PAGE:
Trump’s pick for national security advisor, John Bolton, seen as hawk on North Korea, Iran, China

President Trump on Thursday announced via Twitter that his current national security advisor, Army Lt. Gen. H.R. McMaster, will be replaced by a longtime foreign policy expert and diplomat, John Bolton, a former UN ambassador and Bush administration official.

He has worked as Under Secretary of State for Arms Control and International Security, a senior fellow for the American Enterprise Institute for Public Policy Research, and a foreign policy expert.

Bolton has been a frequent critic of Iran and the UN, as well as China. He’s also advocated a first-strike policy against North Korea regarding its nuclear program.

China

In February 2017 he openly urged the Trump administration to “renegotiate” the current “One China” policy that recognizes China and not Taiwan. “The One China policy is inherently ambiguous,” Bolton said. “China thinks it means one thing, we think it means another.

“It’s time for constructive clarity,” Bolton continued. “We support the people of Taiwan. We support their continued self-government, independent of China.”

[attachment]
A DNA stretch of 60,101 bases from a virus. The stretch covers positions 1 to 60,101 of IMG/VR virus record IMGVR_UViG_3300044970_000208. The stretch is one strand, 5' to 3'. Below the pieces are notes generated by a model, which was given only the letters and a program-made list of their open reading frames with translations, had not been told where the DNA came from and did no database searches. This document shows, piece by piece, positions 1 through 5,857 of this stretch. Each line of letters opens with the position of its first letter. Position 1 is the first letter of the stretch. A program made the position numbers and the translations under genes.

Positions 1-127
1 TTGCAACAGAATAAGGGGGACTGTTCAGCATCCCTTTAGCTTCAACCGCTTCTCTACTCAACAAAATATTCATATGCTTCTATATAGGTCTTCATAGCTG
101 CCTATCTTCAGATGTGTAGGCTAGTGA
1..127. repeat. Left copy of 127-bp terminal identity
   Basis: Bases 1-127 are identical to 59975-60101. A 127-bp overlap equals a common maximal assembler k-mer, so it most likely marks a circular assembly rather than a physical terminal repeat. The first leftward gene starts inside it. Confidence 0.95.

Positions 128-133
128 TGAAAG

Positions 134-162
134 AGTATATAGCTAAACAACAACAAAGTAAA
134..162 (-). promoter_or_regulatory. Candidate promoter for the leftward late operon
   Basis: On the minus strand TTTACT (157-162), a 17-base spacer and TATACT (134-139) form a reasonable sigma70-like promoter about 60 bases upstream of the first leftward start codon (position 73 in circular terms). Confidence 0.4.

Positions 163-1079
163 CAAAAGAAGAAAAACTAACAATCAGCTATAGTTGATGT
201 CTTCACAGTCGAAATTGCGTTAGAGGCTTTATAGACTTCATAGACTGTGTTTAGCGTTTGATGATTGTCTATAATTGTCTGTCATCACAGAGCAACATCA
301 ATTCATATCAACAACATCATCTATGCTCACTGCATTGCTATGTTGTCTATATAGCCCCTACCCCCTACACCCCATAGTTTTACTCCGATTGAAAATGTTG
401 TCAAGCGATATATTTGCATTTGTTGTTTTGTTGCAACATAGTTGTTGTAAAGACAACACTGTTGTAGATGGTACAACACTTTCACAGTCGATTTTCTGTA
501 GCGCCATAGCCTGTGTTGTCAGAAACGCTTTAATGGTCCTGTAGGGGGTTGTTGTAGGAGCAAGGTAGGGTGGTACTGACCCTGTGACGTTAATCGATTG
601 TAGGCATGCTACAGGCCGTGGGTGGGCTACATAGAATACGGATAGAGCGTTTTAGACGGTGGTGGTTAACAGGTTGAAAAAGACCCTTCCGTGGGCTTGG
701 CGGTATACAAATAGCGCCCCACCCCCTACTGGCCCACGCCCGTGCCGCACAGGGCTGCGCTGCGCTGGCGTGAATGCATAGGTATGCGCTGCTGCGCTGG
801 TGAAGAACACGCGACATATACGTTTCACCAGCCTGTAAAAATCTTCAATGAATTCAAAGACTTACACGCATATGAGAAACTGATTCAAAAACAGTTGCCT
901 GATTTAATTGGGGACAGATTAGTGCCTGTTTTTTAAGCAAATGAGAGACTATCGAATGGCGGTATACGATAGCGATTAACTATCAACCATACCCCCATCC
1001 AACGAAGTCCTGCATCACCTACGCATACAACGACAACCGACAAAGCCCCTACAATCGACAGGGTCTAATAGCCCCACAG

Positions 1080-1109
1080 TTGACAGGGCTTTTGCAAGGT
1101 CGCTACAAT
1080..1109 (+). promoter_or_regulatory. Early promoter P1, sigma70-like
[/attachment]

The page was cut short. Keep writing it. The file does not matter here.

Bolton has said that China will be the United States’ biggest strategic challenge in the 21st century, surpassing Russia. He said the president should pressure the Chinese to back away from militarizing the South China Sea, and push for eliminating North Korea, diplomatically, by pushing for Korean unification. And he said the White House should either renegotiate or scrape the New START nuclear arms control agreement because the only nation that it really applies to is the U.S.

“There’s only one country in the world that’s bound by this treaty—China’s not bound by it, North Korea and Iran aren’t bound by it, theoretically Russia is, but they don’t pay any attention to it,” Bolton said. “There’s only one country that can’t build intermediate-range nuclear forces and that’s us.” [source]

North Korea

In September he said North Korea’s latest nuclear tests prove it has a “legit” capability to build and deploy a weapon that can produce a grid-busting electromagnetic pulse (EMP) blast.

Bolton said of a potential EMP attack, “It absolutely is a threat. A high-altitude nuclear detonation that could bring down a substantial part of the electrical grid of the United States, at least in particular geographic regions, would have a huge impact on us.”

“It’s one of the things people have said, ‘Well, North Korea doesn’t have the range in its missiles, it doesn’t have the thermonuclear capacity, it doesn’t have the reentry vehicle, and it doesn’t have the guidance systems. EMP, you don’t need really precise guidance systems. If you just detonate something, let’s say, over the West Coast of the United States, the EMP effects could be significant,” he added.